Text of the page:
When Kym (Anne Hathaway - Golden Globe Nominee, Best Actress, Motion Picture (Drama)), returns to the Buchman family home for the wedding of her sister Rachel (Rosemarie DeWitt), she brings a long history of personal crises, family conflict and tragedy along with her. The wedding couple's abundant party of friends and relations have gathered for a joyful weekend of feasting, music and love, but Kym - with her biting one-liners and flair for bombshell drama - is a catalyst for long-simmering tensions in the family dynamic. Filled with the rich and eclectic characters that remain a hallmark of Jonathan Demme's films, Rachel Getting Married paints a heartfelt, perceptive and sometimes hilarious family portrait.
Try as I did, I could not bring myself to cheer for Rachel’s nuptials. Do weddings make people that selfish about other’s circumstances? Do weddings make people so egotistical that they cannot look past their own pain to notice that of those around them, especially the people most close to them? That’s how I felt about Rachel whose spiteful words and actions towards Kym, her recovering drug addict of a sister who has been in and out of rehab for the past 10 years, just irked me so.
As its title implies, this movie is built around Rachel’s wedding weekend- but it could also be just as appropriately titled Kym’s homecoming weekend. Kym’s been given a weekend pass from rehab to attend her sister’s wedding, and her presence ignites painful feelings and memories suppressed and simmering. My sympathies go out to Rachel- for she is the victim of an established family homeostasis that conveniently keeps her labelled as the “black sheep” of the family.
It’s surprising how this movie manages to get you so caught up with its characters- besides Rachel and Kym, there’s also their father, caught between two daughters that he loves just as deeply, and their cold and somewhat aloof mother, both parents also now divorced and into their second marriages. Quite unsuspectingly, director Johnathan Demme’s latest movie weaves you into his characters and before you know it, you’ll find yourself either loving or hating them.
Effective as it is, Rachel Getting Married is by no means an easy movie to watch. It is a raw movie. It exposes raw emotions on the surface, and hints at resentments and bitterness buried deep within. It uses the occasion of a wedding to bring out the worst in human behaviour, but also especially towards the end, illuminates the best. It is a real and realistic reflection of family dynamics, some parts even readily identifiable within our own families.
What lends the movie a greater feel of authenticity is Demme and his cinematographer, Declan Quinn’s decision to shoot the movie hand-held. Their at-times shaky camera work may not be to everyone’s liking, but it does make the proceedings intimate and immediate at the same time. Demme’s decision not to storyboard the movie- but to give Quinn the freedom to choose how and where to shoot based on how the actors were responding- also adds to this sense of propinquity.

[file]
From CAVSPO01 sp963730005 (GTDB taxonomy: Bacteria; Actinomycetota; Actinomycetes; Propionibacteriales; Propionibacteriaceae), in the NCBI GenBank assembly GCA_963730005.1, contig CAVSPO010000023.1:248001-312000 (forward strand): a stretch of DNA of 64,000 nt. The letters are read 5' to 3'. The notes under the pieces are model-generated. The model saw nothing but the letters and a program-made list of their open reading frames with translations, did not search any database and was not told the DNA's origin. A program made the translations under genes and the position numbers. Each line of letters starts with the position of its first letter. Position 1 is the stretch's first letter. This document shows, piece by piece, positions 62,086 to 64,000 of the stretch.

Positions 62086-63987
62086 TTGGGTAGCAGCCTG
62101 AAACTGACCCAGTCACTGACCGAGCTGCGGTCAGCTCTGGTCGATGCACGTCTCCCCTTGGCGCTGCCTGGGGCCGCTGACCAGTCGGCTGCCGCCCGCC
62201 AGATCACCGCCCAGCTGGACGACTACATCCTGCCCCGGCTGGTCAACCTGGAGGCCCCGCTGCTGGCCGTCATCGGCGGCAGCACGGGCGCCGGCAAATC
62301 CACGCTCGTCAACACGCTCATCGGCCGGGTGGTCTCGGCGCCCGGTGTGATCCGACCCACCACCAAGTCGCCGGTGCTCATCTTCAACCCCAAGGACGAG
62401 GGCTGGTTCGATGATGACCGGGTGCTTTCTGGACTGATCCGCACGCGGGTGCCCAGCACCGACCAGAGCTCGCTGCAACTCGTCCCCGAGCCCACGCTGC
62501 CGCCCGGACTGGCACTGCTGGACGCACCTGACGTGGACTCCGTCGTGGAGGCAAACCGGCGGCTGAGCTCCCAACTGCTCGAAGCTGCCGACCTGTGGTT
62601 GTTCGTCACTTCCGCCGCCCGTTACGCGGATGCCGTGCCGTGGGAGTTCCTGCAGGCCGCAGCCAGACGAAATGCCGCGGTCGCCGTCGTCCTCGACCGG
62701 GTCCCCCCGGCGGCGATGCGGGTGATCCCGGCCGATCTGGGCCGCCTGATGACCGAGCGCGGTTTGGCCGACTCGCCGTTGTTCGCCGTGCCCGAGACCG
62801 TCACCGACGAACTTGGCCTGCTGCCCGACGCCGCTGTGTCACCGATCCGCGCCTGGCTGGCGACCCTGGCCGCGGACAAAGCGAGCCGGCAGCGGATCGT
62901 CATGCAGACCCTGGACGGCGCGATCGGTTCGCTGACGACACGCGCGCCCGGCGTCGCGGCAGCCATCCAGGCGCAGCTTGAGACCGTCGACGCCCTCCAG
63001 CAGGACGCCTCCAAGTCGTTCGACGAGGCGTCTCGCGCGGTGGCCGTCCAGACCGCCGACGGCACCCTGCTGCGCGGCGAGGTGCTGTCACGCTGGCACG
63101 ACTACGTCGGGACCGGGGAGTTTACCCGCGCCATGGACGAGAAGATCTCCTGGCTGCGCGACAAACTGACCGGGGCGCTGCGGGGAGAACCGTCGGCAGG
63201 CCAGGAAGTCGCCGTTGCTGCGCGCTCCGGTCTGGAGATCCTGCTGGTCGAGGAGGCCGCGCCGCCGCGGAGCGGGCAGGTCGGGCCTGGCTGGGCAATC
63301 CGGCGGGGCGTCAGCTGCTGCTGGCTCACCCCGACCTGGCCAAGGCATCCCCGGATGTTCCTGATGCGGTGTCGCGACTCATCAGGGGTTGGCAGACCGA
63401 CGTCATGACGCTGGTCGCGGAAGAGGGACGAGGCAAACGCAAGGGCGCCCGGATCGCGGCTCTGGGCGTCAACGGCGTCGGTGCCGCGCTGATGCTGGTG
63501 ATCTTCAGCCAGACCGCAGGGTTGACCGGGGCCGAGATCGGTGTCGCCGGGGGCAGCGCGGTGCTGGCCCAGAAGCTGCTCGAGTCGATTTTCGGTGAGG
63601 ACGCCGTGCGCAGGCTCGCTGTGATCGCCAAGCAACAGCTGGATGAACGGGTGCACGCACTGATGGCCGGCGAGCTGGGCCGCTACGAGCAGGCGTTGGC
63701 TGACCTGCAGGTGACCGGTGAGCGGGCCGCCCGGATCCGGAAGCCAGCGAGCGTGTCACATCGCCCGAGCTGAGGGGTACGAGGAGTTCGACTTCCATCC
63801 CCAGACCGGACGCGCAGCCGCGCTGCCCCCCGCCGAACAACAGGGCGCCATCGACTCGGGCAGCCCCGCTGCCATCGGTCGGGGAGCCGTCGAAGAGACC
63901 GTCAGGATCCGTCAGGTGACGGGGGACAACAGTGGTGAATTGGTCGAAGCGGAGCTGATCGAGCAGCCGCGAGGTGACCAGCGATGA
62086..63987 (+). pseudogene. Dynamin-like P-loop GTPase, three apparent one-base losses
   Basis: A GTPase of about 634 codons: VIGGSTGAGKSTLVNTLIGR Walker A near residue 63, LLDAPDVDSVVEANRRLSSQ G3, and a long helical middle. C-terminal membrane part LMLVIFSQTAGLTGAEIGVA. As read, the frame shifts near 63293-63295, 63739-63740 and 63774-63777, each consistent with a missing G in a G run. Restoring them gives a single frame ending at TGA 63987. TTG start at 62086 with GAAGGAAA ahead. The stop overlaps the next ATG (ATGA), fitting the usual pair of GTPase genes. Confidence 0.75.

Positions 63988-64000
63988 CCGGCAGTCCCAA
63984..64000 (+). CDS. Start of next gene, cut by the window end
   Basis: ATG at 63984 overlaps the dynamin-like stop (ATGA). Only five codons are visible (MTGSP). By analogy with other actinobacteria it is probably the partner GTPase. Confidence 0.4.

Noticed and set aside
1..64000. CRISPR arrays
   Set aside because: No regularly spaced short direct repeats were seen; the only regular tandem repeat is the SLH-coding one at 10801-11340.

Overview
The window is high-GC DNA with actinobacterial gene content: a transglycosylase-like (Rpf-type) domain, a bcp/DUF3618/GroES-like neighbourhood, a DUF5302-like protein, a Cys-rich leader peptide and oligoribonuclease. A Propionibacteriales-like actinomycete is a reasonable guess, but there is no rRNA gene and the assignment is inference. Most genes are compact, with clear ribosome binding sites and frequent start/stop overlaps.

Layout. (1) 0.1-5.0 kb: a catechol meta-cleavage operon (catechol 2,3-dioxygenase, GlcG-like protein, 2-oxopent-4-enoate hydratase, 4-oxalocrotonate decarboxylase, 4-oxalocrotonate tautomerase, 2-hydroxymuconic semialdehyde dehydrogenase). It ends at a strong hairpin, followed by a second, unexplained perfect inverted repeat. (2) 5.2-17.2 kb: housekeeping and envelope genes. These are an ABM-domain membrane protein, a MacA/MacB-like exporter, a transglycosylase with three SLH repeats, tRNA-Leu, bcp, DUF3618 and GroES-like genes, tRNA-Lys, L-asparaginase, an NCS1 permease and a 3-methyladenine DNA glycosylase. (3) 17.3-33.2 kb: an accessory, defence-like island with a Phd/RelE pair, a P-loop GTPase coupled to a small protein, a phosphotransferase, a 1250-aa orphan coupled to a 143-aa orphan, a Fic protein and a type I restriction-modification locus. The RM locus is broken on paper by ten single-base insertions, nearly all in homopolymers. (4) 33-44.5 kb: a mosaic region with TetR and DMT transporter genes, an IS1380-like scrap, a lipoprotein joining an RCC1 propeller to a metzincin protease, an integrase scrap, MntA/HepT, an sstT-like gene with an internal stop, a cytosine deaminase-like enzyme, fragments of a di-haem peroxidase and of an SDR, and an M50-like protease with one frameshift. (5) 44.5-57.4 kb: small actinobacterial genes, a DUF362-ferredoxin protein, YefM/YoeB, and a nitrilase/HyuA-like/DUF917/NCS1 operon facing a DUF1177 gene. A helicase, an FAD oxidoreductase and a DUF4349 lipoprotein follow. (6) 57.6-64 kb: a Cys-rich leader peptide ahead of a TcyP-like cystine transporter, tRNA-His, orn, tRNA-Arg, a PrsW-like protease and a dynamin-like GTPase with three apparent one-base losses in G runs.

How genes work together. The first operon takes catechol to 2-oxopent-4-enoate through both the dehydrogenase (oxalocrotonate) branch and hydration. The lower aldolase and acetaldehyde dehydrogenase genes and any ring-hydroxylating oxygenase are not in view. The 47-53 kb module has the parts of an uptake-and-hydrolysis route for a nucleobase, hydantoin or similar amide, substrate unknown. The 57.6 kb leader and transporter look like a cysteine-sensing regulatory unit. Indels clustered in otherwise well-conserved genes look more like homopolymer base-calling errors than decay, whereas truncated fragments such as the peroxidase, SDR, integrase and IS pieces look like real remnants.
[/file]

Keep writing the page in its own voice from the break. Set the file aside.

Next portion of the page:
Anne Hathaway’s performance as the troubled sister Kym has been showered with accolades and watching her heartbreaking act, she is certainly deserving of the praise she has received. Hathaway has been trying to break free of her comedic roots for some time now and while her previous attempts have been less than successful, this role is without a doubt her best, her ability to portray Kym both empathetically and outrageously by no means a small feat.
So it is with the rest of the actors- Rosemarie DeWitt as Rachel, Bill Irwin as their Rachel and Kym’s father and a rare luminous performance by Debra Winger as their mother- as well as the many non-actors, especially the musicians that Demme brought in to add much colour and life to the wedding ceremonies (including his own son, Brooklyn Demme, as the wedding guitarist). They make up the spontaneity that is very much a character of the movie itself- and while I said earlier I can’t cheer for Rachel, I can certainly do for this movie, sometimes bitter, sometimes sweet, always exuberant.
SPECIAL FEATURES :
It’s a pity that there isn’t any commentary by director Johnathan Demme himself- it would have been nice to hear how his rather unconventional decisions in shooting the film played out on the set. In place of that, here’s what we have to contend with:
A Look Behind the Scenes of Rachel Getting Married: A very general making-of the film, where director Johnathan Demme shares what he hoped to accomplish with what he calls his return to indie-films.
The Wedding Band: A shorter featurette, also featuring director Demme, specifically on the use of live music and the somewhat unusual decision to record what’s being played on the set of the movie and use it in the final cut.
Deleted Scenes: Nothing too interesting that adds to what we already know about the characters from the scenes in the movie.
Cast and Crew Q & A: This is an almost hour-long session recorded at the New York Jacob Burns Centre that is most insightful for how Demme worked together with the rest of his crew, including editor Tim Squyres, on realising his vision of possibly his most intimate film to date. Pity though that the audio doesn’t come out very well so you’ll have to turn up your volume at times to catch what the people are saying.
The picture may look grainy at times during the indoor evening dinner scenes but that’s more a stylistic element of the film than a fault of this DVD. Otherwise, the film looks clean and the colours most vibrant during the wedding scenes. The Dolby 5.1 audio helps make the eclectic musical compositions come alive during the movie, especially in making you feel like you’ve been invited to the wedding- which was quite possibly director Johnathan Demme’s intent of this movie.
by Gabriel Chong